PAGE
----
She and Amy took the kids ahead to the safe part of the trail and I thought they were gone, but then Amy came back to sit with me. I told her she didn’t need to stay and ruin her own day, but she said she wanted to make sure the ranger really did come. She sat on the muddy ground and held my foot in her lap while we chatted about who knows what. She stayed even after the ranger got there and held my foot while he examined it.
Carol then reappeared and gave me her number in case I needed any more help. She even offered to help with my car even though she didn’t live super close by. She and Amy had already helped plenty just by being there, but their kindness continued.
They ended up coming to the hospital, getting my keys, and bringing my car back from the park to the hospital. Carol then sat with me for a few minutes while I thanked this saint of a stranger profusely for everything she had done for me. Do you know what she said? That she and Amy were placed in my path so that they could take care of me. She truly believes that the inconvenience I created in their lives was a meant-to-be positive. She continues to check up on me. Who knew these people actually existed! Thank you, thank you, thank you, Carol and Amy!
Caleb (Park Ranger) – the nicest young guy who ever so carefully took off my boot to reveal something that no longer looked like an ankle. It was so swollen and twisted that I couldn’t believe my eyes. Caleb examined my foot a bit before radioing for more help. Then he took over for Amy, held my foot and chatted with me until the fire dept got there. He also kept track of all my stuff and carried it up the canyon for me. Thank you, Caleb!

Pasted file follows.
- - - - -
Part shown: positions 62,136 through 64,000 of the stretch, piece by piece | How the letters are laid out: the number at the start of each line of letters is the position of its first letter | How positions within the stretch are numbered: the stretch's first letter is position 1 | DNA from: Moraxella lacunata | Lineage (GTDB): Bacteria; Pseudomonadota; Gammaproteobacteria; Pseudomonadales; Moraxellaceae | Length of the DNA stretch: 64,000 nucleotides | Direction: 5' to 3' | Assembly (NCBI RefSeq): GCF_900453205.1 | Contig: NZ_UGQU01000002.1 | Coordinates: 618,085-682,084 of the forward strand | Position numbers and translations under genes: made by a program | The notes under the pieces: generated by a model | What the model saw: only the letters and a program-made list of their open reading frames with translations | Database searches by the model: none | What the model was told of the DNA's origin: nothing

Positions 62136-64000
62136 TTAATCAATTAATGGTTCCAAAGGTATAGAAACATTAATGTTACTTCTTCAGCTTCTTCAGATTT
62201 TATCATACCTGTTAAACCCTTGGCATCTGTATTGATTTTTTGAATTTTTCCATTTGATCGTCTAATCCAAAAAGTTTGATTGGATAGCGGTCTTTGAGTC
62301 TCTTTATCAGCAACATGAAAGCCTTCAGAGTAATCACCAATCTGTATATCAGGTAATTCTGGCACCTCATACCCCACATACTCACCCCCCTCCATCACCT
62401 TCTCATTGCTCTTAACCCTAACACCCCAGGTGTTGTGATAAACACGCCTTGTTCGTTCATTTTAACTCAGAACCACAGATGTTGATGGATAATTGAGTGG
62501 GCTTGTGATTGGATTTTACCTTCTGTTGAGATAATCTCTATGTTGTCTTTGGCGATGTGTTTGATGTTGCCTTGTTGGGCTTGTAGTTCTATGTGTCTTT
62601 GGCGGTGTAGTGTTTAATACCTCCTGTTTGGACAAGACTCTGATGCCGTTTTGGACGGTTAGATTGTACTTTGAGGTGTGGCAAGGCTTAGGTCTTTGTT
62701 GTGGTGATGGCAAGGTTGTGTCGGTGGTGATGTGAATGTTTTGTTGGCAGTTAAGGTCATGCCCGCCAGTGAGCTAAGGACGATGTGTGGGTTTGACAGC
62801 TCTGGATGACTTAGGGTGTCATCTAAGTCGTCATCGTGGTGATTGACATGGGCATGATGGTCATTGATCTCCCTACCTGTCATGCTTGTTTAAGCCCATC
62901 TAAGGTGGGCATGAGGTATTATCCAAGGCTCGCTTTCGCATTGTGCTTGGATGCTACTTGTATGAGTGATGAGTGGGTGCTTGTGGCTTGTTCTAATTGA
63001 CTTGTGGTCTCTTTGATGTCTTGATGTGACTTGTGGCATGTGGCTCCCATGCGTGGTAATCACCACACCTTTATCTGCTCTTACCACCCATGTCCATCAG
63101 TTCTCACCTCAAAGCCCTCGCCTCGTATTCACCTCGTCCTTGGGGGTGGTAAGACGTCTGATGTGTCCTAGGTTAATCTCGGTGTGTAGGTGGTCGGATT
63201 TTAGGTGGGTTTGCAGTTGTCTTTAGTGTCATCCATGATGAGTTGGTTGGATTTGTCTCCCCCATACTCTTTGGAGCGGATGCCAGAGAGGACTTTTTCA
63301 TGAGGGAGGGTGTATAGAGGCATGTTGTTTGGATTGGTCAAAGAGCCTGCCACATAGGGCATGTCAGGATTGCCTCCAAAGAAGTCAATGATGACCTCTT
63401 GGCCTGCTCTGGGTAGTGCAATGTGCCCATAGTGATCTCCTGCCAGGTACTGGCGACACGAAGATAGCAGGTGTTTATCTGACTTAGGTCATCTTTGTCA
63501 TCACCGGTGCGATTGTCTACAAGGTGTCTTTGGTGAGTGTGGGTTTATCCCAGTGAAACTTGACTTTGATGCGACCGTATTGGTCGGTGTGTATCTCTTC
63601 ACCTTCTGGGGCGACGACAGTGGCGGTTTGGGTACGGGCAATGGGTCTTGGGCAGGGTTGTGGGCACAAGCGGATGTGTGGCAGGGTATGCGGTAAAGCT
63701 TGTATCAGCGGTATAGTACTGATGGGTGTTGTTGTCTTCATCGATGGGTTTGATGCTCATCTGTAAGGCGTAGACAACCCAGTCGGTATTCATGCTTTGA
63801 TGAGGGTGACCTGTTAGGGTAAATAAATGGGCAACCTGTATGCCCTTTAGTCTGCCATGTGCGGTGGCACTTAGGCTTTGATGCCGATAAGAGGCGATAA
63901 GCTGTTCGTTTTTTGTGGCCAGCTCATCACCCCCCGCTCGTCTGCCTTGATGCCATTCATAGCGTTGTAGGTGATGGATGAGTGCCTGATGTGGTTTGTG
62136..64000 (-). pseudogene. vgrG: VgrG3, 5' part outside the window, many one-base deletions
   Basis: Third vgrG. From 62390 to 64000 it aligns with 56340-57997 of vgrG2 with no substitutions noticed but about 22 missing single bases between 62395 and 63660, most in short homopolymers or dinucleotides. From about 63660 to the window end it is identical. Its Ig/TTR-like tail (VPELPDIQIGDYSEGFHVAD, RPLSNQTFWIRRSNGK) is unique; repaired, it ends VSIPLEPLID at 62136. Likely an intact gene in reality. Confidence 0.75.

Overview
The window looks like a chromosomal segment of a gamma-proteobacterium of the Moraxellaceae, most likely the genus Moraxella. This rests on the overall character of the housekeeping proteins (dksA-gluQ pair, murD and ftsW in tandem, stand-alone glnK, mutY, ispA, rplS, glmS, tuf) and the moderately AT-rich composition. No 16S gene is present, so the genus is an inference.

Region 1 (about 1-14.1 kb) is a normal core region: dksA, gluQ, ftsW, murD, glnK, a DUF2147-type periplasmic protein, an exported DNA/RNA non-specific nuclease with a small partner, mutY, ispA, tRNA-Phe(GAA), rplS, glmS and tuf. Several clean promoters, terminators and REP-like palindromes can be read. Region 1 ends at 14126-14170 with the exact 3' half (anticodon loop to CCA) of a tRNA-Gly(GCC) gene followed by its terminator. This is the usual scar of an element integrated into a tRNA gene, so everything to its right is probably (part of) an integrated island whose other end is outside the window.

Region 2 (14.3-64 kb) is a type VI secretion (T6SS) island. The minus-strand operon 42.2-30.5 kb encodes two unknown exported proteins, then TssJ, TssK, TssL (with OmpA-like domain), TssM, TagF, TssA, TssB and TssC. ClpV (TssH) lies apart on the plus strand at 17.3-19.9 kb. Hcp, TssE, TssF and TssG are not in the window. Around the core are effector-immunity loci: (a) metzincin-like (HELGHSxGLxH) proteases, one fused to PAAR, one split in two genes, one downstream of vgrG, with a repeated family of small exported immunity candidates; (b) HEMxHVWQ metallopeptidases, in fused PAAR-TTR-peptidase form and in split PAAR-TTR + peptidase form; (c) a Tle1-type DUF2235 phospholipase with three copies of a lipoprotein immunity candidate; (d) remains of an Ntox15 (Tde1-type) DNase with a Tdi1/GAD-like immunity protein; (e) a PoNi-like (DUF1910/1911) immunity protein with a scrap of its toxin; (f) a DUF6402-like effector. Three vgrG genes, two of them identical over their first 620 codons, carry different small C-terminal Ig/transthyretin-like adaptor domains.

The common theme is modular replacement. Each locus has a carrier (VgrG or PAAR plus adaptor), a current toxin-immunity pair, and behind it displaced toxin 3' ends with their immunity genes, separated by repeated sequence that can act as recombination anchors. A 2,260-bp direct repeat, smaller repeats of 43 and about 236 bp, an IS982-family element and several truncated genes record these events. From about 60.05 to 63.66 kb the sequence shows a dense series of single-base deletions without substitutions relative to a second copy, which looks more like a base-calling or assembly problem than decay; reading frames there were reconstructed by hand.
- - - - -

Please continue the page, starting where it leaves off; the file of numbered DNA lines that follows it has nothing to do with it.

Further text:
Trey & Dominick (fire dept) – two really nice guys who examined, iced and bandaged my ankle while offering to give me morphine or fentanyl. No thanks, I said. It wasn’t that the ankle wasn’t painful, but at this point I was determined that it was just dislocated, the emergency room would pop it back into place, and I’d be on my way that afternoon with a bandage and a bottle of Motrin. Ha! Eventually Trey ended up offering to drive my car to the park entrance so it wouldn’t get gated into the park. Thank you, Trey!